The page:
People with this form of dementia tend to have problems with attention, visual hallucinations and some of the motor problems associated with Parkinson’s disease (such as shuffling gait, poor balance and stooped posture) early in the disease course. Sleep problems (excessive daytime drowsiness, very vivid dreams and leg kicks or arm swings while asleep) are common and may start years before any memory symptoms are noticed.

Cholinesterase inhibitors and the Parkinson’s drug levodopa (Larodopa) may be used to treat the symptoms. As with Alzheimer’s, none of those medications slows the progression of the disease. Antipsychotic drugs should not be prescribed or should be used with extreme caution because they can cause severe stiffness or tremor. As with Alzheimer’s, none of these medications slows the progression of the disease.

Frontotemporal dementia

Frontotemporal dementia is much less common and less well known than Alzheimer’s disease, accounting for 5 percent of dementia cases. It affects the front (frontal lobes) and side (temporal lobes) of the brain and may spare memory for several years. It affects men and women equally, usually starting between ages 40 and 65, and progresses more rapidly than Alzheimer’s.

Frontotemporal dementia has several forms and causes, but personality changes or problems with language are usually the earliest symptoms. About one-third of cases have an identifiable genetic cause.

A person with the frontal or behavioral type of dementia may exhibit bizarre or out-of-character behavior, including reckless spending, gambling, shoplifting, making inappropriate comments or engaging in repetitive behaviors. People with the temporal lobe form have problems expressing or understanding spoken language.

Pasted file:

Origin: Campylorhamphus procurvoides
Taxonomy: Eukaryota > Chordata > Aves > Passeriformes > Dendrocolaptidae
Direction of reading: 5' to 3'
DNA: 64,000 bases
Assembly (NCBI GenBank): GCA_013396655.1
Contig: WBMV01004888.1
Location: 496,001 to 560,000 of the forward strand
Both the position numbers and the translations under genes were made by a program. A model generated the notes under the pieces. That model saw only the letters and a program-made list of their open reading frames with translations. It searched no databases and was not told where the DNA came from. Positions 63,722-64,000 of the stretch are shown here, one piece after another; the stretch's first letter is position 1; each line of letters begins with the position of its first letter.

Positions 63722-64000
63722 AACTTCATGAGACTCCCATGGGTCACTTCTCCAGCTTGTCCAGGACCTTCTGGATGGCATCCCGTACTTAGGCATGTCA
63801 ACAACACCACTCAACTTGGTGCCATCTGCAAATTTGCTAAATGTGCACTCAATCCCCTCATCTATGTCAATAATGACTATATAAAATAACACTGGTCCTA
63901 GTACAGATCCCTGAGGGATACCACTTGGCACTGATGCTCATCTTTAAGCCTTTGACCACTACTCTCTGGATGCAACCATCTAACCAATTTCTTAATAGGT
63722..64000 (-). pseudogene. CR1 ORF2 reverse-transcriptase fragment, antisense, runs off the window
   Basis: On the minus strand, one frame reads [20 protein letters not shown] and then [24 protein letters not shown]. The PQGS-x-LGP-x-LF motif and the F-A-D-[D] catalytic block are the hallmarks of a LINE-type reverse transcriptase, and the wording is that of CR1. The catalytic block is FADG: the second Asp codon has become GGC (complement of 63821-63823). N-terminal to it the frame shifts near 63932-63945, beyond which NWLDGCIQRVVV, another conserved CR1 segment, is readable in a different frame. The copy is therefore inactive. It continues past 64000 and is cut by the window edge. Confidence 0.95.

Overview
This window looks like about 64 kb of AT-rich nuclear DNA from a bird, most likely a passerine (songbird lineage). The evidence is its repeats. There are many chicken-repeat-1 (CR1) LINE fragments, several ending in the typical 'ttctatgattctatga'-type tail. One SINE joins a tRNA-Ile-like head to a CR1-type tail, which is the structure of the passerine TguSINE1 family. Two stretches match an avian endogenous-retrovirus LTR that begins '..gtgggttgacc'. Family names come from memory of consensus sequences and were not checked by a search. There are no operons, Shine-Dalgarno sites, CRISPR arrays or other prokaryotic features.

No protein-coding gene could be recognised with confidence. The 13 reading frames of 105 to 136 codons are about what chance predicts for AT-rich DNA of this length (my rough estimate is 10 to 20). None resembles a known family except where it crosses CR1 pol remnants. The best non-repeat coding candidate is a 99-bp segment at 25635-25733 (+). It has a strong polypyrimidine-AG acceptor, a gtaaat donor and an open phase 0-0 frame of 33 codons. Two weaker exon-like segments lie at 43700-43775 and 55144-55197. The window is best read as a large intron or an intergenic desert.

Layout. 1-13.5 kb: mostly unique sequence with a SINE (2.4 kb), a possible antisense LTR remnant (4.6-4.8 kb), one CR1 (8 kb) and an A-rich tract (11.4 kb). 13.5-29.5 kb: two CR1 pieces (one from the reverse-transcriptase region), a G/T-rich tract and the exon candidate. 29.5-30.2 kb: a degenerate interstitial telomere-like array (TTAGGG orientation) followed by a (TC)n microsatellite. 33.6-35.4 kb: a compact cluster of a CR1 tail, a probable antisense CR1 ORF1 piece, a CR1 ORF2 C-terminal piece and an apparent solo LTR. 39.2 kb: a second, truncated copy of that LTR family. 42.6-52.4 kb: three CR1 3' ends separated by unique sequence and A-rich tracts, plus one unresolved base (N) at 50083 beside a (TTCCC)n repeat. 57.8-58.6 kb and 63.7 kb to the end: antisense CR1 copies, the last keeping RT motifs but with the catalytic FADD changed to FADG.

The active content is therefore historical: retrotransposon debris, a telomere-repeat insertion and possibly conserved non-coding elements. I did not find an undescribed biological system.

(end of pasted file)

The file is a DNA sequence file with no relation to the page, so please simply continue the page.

Pick’s disease is the term used to describe the disease in the past. It was named for the pathological abnormality seen in some cases, but only found in approximately one-third of frontotemporal dementia cases. Symptoms include personality changes, inability to make plans and set goals, unawareness of any loss of mental function and language difficulties (aphasia). Palilalia (prominent repetition of a word or phrase with increasing rapidity) sometimes occurs later in the illness. The course of Pick’s disease can vary from two to 10 years, but it is ultimately fatal.

Recent studies suggest that five other neurological diseases associated with dementia may involve abnormalities similar to those of frontotemporal dementia. These include corticobasal ganglionic degeneration, hippocampal sclerosis, motor neuron disease inclusion dementia, primary progressive aphasia and progressive supranuclear palsy.

Huntington’s disease

Huntington’s disease is a rare hereditary disorder of the central nervous system characterized by uncontrollable movement and dementia. (In the past, the disease was called Huntington’s chorea, from the Greek word meaning “dance.”)

The illness begins gradually, usually between the ages of 30 and 40, and people can live with the disease for up to 20 years. Early signs of Huntington’s disease include changes in behavior and unusual, fidgety movements.